In predominantly indigenous white British contexts, it is rare to meet people with whom you can’t easily communicate on any level. Yes, there may be folks with low literacy, but usually you can still speak with them. And even the guys with low literacy can read a bit, just not necessarily brilliantly well.
But in areas that are full of non-indigenous people – like our town – it is quite common to meet people who can’t easily communicate with you. Whilst there are plenty of British Muslims around, second and third generation people born and raised in the UK, and a good number of first-generation immigrants with good language skills, it doesn’t take much imagination to see how we might run into this problem with frequency. People who can neither read, write, nor speak our language. So how are we supposed to reach these people with the gospel?
I know it seems like a cute thing to say, but it bears recognising the brute reality. At the end of the day, you simply won’t be able to do everything with those who have low-level language ability that you can with a native speaker. It pays to remember that it will just be very difficult so that we manage our expectations.
Play the long game
Once we have recognised the first point, we can take a long term view of this gospel work. I might not be able to reel off the Two Ways to Live presentation today, but I can perhaps start by helping the person learn some basic English. Obviously, it is a long road from there to sharing the gospel in the fullest way, but it is possible to get there.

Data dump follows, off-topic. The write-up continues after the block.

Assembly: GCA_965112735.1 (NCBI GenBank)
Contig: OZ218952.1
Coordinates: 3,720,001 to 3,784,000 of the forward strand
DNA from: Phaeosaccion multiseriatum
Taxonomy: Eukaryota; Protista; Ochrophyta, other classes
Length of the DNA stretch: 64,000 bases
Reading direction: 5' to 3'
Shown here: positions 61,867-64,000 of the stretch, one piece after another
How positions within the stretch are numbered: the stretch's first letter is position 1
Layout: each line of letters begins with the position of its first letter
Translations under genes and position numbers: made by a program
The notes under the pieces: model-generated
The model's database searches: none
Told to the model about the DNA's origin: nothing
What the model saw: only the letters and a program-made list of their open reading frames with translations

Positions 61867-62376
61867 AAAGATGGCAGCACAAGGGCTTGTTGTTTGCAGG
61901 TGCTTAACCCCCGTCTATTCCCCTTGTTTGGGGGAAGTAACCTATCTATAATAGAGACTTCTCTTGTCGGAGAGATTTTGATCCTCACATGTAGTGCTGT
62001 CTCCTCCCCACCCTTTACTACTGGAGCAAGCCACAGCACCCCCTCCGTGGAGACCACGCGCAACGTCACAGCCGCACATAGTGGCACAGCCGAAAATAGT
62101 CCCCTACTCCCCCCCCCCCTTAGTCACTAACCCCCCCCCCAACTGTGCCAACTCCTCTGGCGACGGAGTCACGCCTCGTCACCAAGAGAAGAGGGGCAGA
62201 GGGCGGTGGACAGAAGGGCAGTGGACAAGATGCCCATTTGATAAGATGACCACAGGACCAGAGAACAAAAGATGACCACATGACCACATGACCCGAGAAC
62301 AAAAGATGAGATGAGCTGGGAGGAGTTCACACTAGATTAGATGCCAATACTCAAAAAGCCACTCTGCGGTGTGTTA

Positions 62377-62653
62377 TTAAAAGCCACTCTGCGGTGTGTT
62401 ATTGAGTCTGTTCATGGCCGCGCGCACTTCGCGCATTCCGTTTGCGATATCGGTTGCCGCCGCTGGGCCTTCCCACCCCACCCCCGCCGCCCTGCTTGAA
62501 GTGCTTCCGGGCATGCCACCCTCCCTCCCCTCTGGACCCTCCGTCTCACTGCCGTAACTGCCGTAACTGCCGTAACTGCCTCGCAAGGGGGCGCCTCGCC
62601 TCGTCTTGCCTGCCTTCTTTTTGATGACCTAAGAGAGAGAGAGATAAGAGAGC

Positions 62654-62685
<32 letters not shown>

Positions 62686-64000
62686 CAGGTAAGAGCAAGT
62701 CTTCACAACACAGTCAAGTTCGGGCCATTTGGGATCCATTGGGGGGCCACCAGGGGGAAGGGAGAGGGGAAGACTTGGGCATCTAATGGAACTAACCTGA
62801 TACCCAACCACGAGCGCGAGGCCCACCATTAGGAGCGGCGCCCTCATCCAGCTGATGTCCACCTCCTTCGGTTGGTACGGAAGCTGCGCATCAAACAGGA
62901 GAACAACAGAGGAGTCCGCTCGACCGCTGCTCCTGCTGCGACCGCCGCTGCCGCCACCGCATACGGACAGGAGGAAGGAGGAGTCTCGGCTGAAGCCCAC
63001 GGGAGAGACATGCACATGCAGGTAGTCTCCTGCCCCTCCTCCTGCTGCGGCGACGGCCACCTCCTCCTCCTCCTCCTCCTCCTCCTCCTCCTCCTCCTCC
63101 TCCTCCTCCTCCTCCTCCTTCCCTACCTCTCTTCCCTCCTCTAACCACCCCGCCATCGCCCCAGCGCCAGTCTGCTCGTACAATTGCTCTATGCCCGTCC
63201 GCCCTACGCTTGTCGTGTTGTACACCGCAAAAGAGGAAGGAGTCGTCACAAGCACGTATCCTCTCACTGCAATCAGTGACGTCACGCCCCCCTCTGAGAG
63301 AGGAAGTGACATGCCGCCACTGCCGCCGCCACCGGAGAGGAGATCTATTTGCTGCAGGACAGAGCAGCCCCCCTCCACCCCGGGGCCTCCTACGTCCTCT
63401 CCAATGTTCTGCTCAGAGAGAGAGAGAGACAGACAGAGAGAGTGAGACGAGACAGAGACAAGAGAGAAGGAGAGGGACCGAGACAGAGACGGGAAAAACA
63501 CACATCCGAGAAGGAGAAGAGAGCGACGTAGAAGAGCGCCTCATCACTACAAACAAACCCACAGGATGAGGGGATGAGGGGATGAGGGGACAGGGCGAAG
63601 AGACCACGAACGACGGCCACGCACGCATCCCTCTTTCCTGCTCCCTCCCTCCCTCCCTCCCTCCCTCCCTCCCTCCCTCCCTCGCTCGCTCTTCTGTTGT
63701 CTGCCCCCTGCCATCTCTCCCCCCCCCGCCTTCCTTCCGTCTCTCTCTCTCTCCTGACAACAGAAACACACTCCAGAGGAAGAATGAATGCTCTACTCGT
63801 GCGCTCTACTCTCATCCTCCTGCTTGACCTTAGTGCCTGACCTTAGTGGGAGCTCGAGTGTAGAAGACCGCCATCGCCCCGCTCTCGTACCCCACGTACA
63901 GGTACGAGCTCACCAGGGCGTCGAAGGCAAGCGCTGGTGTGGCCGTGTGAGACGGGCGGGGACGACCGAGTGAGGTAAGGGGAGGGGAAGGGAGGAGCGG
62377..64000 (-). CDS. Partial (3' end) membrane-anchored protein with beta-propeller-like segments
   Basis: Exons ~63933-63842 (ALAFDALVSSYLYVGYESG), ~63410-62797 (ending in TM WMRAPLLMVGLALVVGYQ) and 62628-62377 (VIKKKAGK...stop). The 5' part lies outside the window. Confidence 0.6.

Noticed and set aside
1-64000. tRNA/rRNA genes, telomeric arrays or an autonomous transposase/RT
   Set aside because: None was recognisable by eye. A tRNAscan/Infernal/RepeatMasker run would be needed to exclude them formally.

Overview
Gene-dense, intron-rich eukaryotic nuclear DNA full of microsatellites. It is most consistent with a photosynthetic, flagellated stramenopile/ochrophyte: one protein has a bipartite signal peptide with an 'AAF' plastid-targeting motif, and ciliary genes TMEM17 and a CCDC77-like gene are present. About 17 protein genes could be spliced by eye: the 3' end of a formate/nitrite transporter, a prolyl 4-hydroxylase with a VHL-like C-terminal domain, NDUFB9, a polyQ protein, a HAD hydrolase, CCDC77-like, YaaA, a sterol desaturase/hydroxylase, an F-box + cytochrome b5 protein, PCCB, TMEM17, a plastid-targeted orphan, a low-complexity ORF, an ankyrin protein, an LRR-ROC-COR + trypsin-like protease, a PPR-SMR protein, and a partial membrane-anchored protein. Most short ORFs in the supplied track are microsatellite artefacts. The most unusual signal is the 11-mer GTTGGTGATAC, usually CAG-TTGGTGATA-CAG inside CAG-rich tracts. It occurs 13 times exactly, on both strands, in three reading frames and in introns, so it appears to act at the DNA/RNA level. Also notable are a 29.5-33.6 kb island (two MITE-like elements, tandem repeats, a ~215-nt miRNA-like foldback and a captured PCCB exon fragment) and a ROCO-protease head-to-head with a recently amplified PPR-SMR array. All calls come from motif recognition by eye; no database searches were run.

What is more, if you commit to teaching somebody English, there are ways of incorporating scripture and gospel into your teaching. Whilst not everything will get through, some of the things might do. Equally, one of the key things with language learning is making sure people spend their time speaking and listening to the target language. Inviting people into Sunday services and home groups – whilst it might seem to us like they are getting nothing from it – over time people frequently imbibe more than we often reckon. What is more, it will help their language skills so that they might be in a position to hear the gospel from you in time.
Demonstrate the love of God
Regular readers of this blog will know that I don’t have a great deal of time for the pseudo-Franciscan philosophy of sharing the gospel and using words if necessary. Obviously using words is necessary because the gospel is a message that needs to be communicated. Whilst the gospel will inevitably affect our behaviour, our lifestyle alone cannot communicate the facts necessary for somebody to turn to Christ.
That being true, however, doesn’t change the fact that our lifestyle does convey something. It may not be enough on its own to lead somebody to Christ, but it does do something. If we are playing the long game, and seeking to help the person with their language (even if it is helping them onto a college course and then acting as a native speaker on whom they can practice), demonstrating the love of God may just help them respond to the gospel when they are in a position to actually hear it.
Use available resources